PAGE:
Have we entered a new era of tough hospital oversight?
That’s one possible takeaway from a Boston Globe report today that says the state’s new Health Policy Commission will — in a “a rare rebuke” — advise against an ambitious expansion plan by hospital system Partners Healthcare. The proposed acquisition of South Shore Hospital by Partners would “push up patients’ costs and stifle medical care competition in the region,” the Globe reports.
More from the story, by Rob Weisman:
A report by the year-old Massachusetts Health Policy Commission details what might happen if Partners is allowed to acquire the 378-bed Weymouth hospital and a Partners-owned physicians group absorbs Harbor Medical Associates, which has 65 doctors on the South Shore.
It concludes Partners’ South Shore moves would not only increase premiums for consumers and employers and weaken rival providers, but also threaten the state’s ability to hit its overall target for holding down medical spending, according to several people briefed on the findings. Those people spoke on condition of anonymity because the report is not yet public.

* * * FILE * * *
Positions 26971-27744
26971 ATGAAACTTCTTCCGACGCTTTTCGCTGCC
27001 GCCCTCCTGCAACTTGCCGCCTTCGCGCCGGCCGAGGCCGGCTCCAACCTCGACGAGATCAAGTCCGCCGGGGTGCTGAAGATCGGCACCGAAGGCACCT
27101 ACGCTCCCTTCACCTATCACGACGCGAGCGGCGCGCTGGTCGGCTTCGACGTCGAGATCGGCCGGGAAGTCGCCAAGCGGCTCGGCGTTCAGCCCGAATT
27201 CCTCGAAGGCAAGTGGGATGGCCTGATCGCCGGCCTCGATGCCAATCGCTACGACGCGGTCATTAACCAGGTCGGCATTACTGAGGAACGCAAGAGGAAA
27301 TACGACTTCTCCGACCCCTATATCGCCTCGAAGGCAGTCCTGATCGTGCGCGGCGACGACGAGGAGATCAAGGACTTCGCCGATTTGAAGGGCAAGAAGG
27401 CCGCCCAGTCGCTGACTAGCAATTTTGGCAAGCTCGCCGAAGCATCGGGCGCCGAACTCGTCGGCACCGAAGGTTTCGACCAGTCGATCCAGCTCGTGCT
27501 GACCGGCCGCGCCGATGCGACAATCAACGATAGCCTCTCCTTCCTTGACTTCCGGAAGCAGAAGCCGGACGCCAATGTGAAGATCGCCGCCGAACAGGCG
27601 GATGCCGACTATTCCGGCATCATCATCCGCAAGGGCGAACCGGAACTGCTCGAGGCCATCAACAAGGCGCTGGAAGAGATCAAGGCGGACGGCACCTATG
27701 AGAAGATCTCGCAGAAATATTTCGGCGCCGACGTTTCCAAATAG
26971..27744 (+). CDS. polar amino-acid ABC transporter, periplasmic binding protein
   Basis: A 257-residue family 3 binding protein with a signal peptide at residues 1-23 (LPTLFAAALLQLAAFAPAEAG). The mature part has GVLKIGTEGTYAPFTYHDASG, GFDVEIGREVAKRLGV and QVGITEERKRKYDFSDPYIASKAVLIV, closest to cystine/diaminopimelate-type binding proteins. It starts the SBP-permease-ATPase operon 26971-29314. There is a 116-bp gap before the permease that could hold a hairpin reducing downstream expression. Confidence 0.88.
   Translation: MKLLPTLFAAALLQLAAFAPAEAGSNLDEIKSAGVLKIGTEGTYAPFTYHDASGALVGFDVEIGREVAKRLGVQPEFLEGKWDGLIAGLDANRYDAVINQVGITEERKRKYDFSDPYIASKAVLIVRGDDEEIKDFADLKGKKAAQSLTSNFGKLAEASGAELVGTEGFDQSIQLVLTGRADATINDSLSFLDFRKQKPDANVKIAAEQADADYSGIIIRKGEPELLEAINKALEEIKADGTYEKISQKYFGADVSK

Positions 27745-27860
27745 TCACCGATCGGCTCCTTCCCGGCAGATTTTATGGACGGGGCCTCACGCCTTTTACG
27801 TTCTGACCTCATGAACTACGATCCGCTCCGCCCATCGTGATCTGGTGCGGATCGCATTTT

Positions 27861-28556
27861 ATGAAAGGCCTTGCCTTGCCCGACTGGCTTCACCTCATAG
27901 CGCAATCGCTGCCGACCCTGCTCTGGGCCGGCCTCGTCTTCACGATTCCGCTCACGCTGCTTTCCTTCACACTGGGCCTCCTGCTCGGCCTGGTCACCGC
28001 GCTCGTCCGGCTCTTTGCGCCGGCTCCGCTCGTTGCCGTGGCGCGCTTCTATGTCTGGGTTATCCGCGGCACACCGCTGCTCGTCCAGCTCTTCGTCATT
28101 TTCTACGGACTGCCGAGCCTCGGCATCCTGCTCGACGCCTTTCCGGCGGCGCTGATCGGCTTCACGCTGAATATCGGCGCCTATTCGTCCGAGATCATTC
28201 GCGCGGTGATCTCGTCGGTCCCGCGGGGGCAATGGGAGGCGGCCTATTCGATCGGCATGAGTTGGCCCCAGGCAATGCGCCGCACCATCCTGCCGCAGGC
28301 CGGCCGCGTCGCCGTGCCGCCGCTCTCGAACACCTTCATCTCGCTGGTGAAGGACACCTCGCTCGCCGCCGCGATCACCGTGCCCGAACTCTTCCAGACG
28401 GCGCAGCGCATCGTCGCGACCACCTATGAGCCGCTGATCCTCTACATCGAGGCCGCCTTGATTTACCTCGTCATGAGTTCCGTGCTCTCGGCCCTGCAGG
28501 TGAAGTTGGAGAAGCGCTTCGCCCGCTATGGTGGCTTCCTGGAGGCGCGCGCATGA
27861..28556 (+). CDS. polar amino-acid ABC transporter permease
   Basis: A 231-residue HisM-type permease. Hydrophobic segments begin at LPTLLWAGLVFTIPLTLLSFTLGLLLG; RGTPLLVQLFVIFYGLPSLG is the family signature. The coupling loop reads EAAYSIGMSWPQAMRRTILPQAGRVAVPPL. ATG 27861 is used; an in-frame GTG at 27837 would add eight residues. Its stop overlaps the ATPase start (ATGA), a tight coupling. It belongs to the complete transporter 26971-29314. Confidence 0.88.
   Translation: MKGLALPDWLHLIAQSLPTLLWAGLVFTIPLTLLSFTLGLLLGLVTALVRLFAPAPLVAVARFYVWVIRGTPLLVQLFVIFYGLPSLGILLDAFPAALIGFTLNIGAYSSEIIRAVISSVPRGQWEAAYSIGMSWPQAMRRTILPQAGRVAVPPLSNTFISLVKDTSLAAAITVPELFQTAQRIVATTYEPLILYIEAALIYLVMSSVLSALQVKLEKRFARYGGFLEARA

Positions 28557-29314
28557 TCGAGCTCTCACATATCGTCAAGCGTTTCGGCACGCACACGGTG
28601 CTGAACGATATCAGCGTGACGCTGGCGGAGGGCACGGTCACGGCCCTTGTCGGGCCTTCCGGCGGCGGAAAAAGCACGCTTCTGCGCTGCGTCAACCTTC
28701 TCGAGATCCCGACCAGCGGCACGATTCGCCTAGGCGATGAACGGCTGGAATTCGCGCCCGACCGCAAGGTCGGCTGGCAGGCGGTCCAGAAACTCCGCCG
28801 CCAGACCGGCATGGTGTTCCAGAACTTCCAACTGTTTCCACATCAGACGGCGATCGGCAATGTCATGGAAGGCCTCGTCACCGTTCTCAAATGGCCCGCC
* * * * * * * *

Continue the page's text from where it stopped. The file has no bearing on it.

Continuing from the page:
The commission, created under the state’s 2012 cost containment law, lacks the authority to block Partners’ moves, but its findings come at a critical time for other regulators who do have that power.
Partners spokesperson Rich Copp said his organization had not yet seen copy of the Commission report, which he stressed is “preliminary.”
But he said: “This preliminary report creates an opportunity to begin a meaningful dialogue with the Health Policy Commission around our vision to reduce health care costs.” Continue reading